Veteran GOP pollster Whit Ayres points to another, more personal, reason so many GOP voters have discounted the charges against Trump. “Many of them had conflict with siblings, with parents, sometimes with children, sometimes even with spouses about their support for Donald Trump,” Ayres says. “And they are very defensive about it. That makes them instinctively rally to Donald Trump’s defense because if they suggest in any way that he is not fit for office then that casts aspersions on their own past support for him.”

But the breadth of the Republican rejection of the Trump indictments signals a level of alienation and alarm that extends beyond his personal appeal. Trump’s rivals for the 2024 nomination vary in the language they use, but most of them also express variants of the idea that major institutions in American life are now advancing a liberal “woke” ideology that is trying to erase what conservatives consider the nation’s enduring values and traditions. Even without Trump present, that claim is likely to be a major theme in Wednesday’s debate.

Fried notes that the contemporary Republican politicians advancing these arguments are painting a much more ominous picture than Reagan did when he called government the problem and not the solution. “There’s more of an emphasis on the harm that’s being done to you and your family and your communities,” she says. “That’s whether it’s the ‘replacement theory’ kind of thing, which is xenophobic and racist, or the trans messaging [which uses] the language of grooming – these people are out to get your children. That’s a much harsher version than ‘you have to pay higher taxes because there are people on welfare.’ It’s much more personal.”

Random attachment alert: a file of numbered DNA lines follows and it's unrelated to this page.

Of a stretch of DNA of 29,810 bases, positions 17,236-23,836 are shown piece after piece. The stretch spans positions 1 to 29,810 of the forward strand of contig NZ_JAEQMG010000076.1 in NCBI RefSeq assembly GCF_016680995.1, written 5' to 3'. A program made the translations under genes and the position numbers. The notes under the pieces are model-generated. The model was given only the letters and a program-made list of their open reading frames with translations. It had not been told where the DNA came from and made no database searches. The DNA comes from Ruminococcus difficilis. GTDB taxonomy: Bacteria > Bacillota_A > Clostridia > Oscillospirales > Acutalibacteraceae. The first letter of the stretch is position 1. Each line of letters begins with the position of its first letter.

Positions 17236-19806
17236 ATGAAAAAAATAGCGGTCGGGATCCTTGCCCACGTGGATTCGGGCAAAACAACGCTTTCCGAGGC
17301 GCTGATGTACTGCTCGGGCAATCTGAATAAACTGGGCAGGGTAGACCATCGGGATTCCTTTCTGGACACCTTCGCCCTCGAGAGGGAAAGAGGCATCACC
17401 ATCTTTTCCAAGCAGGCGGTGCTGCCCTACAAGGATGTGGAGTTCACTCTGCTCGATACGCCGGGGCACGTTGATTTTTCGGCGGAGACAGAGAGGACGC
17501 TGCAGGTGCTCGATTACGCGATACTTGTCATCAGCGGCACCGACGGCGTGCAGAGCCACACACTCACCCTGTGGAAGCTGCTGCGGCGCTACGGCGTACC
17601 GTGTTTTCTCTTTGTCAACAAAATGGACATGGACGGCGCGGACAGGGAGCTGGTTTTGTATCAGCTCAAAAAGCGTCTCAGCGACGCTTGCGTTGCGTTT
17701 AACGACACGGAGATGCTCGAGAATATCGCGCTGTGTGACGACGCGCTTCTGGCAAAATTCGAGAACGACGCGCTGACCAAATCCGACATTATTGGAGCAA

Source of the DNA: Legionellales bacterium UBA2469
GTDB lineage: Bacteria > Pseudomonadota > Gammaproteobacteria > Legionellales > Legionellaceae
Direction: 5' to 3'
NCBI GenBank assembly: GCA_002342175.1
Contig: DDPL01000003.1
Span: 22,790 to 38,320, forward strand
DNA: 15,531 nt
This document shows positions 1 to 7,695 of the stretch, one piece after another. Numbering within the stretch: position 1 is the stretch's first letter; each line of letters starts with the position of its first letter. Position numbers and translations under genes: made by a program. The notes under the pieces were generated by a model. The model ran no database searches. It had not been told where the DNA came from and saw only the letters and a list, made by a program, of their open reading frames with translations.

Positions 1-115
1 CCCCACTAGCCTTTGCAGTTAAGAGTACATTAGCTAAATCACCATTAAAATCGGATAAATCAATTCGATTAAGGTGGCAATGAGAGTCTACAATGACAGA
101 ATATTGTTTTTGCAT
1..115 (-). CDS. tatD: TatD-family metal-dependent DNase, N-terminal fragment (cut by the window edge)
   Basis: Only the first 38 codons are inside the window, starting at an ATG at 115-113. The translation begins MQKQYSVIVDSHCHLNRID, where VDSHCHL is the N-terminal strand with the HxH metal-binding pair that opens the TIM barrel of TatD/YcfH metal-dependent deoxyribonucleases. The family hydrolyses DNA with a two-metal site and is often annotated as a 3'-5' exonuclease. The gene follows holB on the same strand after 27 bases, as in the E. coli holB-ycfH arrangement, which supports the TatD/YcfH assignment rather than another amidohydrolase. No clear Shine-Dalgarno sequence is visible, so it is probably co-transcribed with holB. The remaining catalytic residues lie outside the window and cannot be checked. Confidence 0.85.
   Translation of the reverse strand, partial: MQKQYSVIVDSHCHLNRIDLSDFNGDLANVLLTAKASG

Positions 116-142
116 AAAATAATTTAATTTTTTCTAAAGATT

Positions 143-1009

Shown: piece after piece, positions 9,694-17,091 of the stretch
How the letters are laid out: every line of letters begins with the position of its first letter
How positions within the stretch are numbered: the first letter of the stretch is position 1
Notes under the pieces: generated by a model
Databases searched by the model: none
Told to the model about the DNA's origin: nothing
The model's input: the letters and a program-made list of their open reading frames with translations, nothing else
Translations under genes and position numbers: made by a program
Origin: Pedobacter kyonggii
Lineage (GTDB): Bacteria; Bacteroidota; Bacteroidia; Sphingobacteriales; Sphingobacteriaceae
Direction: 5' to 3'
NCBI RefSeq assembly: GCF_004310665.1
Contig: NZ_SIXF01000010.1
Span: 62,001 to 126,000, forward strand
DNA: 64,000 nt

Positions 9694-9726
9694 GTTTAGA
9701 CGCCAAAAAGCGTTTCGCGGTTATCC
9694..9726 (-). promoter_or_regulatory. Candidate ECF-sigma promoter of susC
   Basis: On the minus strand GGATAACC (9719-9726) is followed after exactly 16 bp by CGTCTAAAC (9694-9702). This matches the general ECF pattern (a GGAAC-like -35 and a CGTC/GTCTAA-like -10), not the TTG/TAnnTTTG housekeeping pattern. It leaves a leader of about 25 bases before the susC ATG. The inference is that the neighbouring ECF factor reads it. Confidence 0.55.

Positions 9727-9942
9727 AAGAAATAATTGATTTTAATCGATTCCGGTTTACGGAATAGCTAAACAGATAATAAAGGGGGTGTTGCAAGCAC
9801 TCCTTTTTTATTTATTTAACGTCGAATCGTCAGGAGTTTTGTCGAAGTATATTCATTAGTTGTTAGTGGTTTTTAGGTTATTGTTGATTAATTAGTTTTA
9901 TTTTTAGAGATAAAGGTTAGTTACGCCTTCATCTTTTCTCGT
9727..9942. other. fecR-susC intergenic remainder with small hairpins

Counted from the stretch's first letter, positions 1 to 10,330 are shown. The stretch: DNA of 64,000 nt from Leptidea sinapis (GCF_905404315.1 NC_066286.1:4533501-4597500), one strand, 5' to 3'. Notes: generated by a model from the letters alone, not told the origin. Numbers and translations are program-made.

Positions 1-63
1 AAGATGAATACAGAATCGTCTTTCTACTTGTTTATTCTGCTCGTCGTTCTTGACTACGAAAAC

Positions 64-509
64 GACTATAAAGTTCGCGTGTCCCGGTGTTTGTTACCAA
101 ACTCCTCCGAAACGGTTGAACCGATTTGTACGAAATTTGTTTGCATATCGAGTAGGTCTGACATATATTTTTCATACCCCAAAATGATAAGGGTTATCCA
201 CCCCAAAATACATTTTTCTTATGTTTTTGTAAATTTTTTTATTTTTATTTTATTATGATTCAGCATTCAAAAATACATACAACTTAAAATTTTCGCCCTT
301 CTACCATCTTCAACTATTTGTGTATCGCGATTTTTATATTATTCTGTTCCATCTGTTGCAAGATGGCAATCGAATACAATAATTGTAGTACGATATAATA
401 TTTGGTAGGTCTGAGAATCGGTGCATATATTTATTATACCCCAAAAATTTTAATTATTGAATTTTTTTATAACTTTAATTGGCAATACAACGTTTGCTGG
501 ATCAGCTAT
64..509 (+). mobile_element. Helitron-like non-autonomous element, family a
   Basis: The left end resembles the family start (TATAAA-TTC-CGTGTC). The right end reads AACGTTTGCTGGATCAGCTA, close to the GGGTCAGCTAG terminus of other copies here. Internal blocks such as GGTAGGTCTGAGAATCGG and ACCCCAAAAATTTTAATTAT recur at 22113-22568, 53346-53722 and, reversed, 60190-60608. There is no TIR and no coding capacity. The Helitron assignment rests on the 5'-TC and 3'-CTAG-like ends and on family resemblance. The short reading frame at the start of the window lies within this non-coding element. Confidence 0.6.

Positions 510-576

The widespread dismissal of Trump’s indictments, like the preponderant Republican agreement with his discredited claims of fraud in 2020 and the growing tendency of GOP partisans to defend the January 6 riot as legitimate protest, makes clear just how many conservative voters consider themselves under siege in a changing America. When Trump and other elected GOP officials assert that he cannot receive a fair trial in any jurisdiction that mostly votes Democratic, they are expressing what might be called a form of “soft secession” – the conviction that all the institutions tied to blue America are so hostile and malevolent that conservatives must fundamentally deny their legitimacy.

Trump is the Republican most effectively riding that wave now, but it seems unlikely to recede whenever he fades from the political scene. Cox believes the claim that major institutions are now biased against conservatives will be “more pronounced” in the GOP while Trump is the party’s most powerful figure but agrees the alienation he’s drawing on will remain “pervasive” in the party with or without him.

Long before Trump enters a courtroom, Republican voters, in their near-uniform dismissal of the charges, are rendering a clear verdict not only about his lasting imprint on the party, but also their estrangement from much of the modern US. Whether or not Trump is ever convicted, that corrosive discontent among his followers is likely to continue eroding the foundations of American democracy and straining the fraying ties that bind an increasingly divided nation.

Source : CNN